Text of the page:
Ask good questions. “Too often we give children answers to remember rather than problems to solve,” wrote Roger Lewin. As you observe situations, relay family stories or talk about your day, focus on open-ended questions that help your child reflect on decisions made. “Ginny received a demerit today at recess. What choices did she make? What was Ginny thinking when she made that choice? What did she want? Did she get it? How did her choice effect other children around her? How did it effect the teachers? Will there be any lasting effects you could notice tomorrow when you return to school? What other choices could she have made?” After the emotions have calmed, misbehaviors that you and your child witness or ones that your child commits can be a good chance for reflection. But also it helps to question daily situations that might be taken for granted to expand your child’s thinking. Instead of “What do you want to play next?” you might say, “How many different activities can we think of to play?”
Talk about your own thought process. Are you debating over something? Share some of your thinking with your child. “I’m not sure I want to go into business with a friend. I’m worried it will hurt our friendship. But on the positive side, I do think we balance each others’ skills.” Hearing your own thought process will provide a model for weighing pros and cons and thinking through situations before acting.
Initiate family problem solving. If there is an issue that affects the whole family, use it as a chance to practice problem solving together. An enjoyable topic such as “Where should we go for our family vacation this summer?” could be the perfect chance to brainstorm numerous ideas and consider the pros and cons of each one. There are many structures and strategies for problem solving but they all boil down to the same steps. Define the problem. Articulate the feelings involved. Brainstorm solutions. Evaluate the pros and cons. Pick one all can agree upon. Try it. Evaluate whether or not it worked. If it didn’t, go back to your solution ideas and pick a different one to try.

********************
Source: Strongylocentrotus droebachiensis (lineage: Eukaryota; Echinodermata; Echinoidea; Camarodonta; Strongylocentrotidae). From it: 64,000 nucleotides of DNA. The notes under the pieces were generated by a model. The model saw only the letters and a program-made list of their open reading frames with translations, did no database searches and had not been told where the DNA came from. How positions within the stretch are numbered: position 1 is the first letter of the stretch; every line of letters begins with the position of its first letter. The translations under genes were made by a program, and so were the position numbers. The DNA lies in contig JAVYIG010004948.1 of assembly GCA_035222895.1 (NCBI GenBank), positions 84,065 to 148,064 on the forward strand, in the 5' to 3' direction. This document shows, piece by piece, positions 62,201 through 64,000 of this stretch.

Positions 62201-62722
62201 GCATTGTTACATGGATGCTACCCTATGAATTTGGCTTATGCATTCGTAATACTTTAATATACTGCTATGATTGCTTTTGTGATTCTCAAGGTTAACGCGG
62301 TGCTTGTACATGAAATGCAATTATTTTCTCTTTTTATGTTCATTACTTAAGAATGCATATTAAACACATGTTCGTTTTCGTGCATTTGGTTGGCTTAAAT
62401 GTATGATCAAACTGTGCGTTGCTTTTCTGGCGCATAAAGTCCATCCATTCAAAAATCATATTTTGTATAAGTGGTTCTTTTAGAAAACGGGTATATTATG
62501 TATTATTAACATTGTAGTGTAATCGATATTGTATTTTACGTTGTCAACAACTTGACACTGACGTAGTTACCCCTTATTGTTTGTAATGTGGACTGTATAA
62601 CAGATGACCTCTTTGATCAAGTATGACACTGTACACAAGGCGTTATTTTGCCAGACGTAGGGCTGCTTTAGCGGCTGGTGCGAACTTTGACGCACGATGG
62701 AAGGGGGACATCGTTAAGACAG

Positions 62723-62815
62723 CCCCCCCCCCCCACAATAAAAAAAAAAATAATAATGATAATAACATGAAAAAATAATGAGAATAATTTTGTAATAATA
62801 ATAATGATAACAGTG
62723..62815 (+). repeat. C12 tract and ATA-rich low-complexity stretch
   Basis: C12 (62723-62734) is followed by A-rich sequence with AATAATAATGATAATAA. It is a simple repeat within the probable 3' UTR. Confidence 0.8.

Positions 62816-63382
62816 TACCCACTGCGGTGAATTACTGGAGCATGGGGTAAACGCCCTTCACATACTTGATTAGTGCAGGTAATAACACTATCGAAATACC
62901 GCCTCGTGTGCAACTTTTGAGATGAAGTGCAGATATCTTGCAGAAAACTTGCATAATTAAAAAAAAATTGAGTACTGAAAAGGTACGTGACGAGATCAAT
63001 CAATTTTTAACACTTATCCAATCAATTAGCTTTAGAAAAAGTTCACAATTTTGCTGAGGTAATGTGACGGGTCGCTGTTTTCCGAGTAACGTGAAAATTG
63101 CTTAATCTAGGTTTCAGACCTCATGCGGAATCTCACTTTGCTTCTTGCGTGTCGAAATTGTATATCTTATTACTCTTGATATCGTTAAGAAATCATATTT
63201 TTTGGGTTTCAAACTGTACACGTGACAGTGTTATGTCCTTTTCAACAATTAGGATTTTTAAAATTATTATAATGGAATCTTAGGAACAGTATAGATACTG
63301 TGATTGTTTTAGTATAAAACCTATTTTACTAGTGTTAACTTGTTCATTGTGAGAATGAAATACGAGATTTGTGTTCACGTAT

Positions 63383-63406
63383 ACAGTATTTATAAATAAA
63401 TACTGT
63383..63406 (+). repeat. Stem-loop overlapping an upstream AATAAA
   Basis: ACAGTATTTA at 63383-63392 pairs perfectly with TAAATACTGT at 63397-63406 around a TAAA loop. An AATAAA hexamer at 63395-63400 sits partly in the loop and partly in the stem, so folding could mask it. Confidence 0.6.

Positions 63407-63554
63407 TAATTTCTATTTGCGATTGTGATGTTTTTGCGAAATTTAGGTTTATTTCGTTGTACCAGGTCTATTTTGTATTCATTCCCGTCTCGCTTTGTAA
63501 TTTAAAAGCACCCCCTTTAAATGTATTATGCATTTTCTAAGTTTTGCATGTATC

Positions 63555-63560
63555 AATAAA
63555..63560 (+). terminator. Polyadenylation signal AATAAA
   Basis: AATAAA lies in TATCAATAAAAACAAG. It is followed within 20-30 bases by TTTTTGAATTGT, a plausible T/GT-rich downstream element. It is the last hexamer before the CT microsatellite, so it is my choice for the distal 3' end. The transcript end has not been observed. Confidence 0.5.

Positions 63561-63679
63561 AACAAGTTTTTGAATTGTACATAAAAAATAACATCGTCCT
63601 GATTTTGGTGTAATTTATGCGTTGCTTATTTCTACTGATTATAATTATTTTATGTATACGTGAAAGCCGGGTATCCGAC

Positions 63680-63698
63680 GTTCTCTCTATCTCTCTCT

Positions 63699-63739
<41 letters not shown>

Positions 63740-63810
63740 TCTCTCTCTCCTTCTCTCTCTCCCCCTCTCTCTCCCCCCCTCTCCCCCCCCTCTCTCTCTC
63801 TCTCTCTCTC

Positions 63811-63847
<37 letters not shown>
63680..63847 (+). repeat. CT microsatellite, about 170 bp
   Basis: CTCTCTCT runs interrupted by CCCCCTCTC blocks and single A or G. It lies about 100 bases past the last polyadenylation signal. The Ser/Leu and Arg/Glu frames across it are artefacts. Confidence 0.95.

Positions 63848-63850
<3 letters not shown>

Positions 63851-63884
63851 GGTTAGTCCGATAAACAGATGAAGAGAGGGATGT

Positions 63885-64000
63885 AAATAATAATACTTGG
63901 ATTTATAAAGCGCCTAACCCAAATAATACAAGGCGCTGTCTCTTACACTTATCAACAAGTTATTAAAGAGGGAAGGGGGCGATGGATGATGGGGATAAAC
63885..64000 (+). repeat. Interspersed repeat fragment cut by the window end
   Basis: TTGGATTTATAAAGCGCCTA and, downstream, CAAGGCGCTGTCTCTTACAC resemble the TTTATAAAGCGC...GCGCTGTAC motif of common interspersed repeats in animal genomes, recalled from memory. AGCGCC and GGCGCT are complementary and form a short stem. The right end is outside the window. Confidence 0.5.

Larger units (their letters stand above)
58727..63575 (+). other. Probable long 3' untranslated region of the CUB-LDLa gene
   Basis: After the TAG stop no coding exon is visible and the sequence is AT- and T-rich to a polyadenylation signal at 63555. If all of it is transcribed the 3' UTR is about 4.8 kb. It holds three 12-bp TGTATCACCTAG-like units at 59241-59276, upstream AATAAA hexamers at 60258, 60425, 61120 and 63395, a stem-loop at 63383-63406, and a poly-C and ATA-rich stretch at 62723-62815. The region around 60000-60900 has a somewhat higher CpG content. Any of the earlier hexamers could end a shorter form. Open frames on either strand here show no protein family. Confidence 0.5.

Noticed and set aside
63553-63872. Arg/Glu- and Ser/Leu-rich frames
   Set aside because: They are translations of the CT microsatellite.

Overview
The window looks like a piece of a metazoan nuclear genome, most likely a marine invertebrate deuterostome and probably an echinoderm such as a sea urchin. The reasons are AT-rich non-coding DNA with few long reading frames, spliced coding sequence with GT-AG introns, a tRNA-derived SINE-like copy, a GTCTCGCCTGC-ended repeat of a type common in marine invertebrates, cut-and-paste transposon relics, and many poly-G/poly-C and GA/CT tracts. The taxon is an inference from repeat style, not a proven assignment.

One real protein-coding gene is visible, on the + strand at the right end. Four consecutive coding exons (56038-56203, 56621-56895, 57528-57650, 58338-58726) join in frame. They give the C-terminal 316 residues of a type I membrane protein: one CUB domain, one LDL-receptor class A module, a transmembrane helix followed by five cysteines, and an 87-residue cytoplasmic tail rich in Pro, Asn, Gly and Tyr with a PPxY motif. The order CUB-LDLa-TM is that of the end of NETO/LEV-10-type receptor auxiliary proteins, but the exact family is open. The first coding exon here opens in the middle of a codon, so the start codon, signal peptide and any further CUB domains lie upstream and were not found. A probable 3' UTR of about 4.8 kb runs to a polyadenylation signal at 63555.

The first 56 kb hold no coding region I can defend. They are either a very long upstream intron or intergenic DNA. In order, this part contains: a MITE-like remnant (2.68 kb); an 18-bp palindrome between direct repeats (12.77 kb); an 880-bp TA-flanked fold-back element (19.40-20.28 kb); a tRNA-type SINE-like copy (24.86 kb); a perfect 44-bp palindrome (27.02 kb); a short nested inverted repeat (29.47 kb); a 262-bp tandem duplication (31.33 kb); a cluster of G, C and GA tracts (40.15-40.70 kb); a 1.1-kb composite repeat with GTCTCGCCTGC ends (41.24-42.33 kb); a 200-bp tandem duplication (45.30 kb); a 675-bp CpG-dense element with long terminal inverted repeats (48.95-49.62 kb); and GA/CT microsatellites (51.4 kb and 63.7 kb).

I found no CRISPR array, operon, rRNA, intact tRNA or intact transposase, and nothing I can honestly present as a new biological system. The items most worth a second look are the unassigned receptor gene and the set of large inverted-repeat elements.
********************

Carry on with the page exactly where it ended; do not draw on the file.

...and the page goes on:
Look for ways to show care. Find small and regular ways to show care at home, at school and in your neighborhood. Your children’s involvement in house cleaning, chores or recycling all show care of your household. Picking up trash on your walk to school or in the local park shows care of and responsibility for your environment. When planning school parties or events, think about how you can show care at your school. Thank the school secretaries for their hard work with a card or a treat. Work together on planting flowers to beautify the grounds.
Use and discuss consequences. There are many opportunities throughout the course of the week to discuss consequences if you look for them. “What do you think will happen if you do not complete your homework?” Raising questions about predicting outcomes can initiate thinking in a young person about causes and effects. Also in your discipline toolbox, using logical consequences for misbehaviors is another way to generate that thinking. “You threw your toy across the room and it broke. We will try to fix it but it could be that the toy is not usable anymore. What could help you next time you feel like throwing a toy?”